Life's little ritualsJun 22nd, 2005 | By Ian Poulton | Category: Spirituality
Going on holiday for the month of August is a big thing in our house. Working 6-7 days a week for most of the year, the chance to escape completely has become very important to us.
The actual process of going on holiday has become surrounded with little rituals. The sense of holiday approaching becomes real each year on a Sunday afternoon in July when we meet in the City Centre for lunch, go around the bookshops for summer reading, and maybe stroll around St Stephen’s Green.
The journey itself has acquired certain features that are repeated each year. We travel from Rosslare, having walked around the car park at the port to savour the reality of the moment. We stop at a Little Chef restaurant at St Cleer’s in South Wales for a meal; when there was an announcement that many of the Little Chefs were to close there was sadness that our holiday traditions might be disrupted! We spend time with my family in Somerset each year before crossing the English channel; during which time we always go to the same coffee shop in Taunton. There are a string of little traditions, each of which seem to be part of the reassurance that we are indeed on holiday, and that for a while there is no need to worry about calls, inquiries, complaints, abuse, or the hundred and one other things that must be dealt with each day.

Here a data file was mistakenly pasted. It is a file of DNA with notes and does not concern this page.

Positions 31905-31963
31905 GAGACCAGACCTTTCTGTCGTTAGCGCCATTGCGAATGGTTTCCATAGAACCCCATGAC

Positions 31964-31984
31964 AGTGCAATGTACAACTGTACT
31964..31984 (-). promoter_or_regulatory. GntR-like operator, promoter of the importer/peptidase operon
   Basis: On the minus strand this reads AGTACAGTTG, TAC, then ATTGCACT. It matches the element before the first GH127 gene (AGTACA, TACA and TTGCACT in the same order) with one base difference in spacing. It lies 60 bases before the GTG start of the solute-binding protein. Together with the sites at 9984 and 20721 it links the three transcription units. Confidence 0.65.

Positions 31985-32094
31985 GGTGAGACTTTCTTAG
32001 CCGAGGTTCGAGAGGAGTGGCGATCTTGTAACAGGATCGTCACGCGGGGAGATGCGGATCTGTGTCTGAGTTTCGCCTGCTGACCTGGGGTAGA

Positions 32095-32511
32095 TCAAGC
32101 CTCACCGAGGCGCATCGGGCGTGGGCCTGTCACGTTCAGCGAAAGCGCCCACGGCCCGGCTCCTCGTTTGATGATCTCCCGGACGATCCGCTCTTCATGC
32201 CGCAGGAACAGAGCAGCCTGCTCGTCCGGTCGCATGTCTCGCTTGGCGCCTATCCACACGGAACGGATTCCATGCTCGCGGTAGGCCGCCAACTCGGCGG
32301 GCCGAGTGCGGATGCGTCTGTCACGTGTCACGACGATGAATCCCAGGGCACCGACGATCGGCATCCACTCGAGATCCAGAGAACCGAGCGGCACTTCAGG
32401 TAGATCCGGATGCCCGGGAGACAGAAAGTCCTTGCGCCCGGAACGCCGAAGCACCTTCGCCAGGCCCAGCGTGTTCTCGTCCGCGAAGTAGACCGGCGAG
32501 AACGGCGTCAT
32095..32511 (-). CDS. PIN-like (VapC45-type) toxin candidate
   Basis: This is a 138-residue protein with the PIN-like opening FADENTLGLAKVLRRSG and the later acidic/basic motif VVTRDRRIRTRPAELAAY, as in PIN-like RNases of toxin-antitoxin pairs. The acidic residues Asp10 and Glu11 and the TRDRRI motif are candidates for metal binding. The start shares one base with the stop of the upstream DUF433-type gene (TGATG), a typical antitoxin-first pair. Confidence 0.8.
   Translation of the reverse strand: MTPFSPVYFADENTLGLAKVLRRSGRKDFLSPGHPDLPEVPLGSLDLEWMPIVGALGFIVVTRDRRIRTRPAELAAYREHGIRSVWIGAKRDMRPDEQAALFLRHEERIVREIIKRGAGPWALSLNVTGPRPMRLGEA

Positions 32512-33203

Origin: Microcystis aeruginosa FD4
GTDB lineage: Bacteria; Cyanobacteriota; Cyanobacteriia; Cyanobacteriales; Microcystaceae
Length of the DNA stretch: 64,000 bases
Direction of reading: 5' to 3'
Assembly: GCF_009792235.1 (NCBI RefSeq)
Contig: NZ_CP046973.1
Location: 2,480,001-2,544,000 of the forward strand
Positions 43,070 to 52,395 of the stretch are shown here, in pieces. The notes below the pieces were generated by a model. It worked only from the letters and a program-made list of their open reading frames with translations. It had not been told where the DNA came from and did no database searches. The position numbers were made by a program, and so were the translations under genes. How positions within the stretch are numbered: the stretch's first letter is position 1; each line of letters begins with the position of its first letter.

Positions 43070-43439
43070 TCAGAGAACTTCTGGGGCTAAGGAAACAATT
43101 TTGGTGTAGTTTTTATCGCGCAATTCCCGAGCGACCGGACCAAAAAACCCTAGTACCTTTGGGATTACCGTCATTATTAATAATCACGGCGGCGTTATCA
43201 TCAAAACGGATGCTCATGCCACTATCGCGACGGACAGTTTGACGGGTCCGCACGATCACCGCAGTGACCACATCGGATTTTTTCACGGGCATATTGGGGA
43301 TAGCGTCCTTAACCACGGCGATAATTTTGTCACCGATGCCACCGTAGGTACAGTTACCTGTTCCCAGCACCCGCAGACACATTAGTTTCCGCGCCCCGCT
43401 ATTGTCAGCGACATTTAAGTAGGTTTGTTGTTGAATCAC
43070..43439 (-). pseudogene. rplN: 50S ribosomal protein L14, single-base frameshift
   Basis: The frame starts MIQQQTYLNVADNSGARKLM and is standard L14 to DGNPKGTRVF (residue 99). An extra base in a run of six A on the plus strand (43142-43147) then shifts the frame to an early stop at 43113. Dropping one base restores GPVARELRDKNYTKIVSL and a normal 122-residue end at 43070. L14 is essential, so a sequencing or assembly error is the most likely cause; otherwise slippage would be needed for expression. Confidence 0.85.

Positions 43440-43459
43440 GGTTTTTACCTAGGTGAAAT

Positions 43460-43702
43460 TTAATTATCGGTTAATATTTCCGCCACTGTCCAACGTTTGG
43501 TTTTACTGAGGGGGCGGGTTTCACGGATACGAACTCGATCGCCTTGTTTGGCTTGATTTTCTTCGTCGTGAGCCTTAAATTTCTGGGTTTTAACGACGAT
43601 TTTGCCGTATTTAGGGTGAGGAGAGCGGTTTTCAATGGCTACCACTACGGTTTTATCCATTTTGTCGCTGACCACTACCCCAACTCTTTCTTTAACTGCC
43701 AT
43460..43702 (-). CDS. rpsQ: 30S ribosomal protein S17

Rituals are important to us; I think they are important to most people. There are big rituals in life that go with the rites of passage, birth, marriage, death, but many of the smaller rituals that marked people’s daily lives down through the centuries have disappeared. Life has become banal; there are few significant markers to invest moments in life with meaning or significance. One of the beauties of ancient Celtic Christian spirituality was a sense of meaning and significance in moments, even the lighting of the fire in the morning was accompanied by a special prayer.
Churches pay lip service to the idea of God being the God of all moments, but have lost a sense of that reality. Christian worship is very cerebral; God is a God of the intellect and the sanctuary, he’s not a God to thank for the Little Chef or the Taunton coffee shop.
Until we discover a spirituality that reconnects with people’s lives, that makes moments special and invests small things with importance, then the Church will continue to fade away because we have lost sight of people and, I think, we have lost sight of God.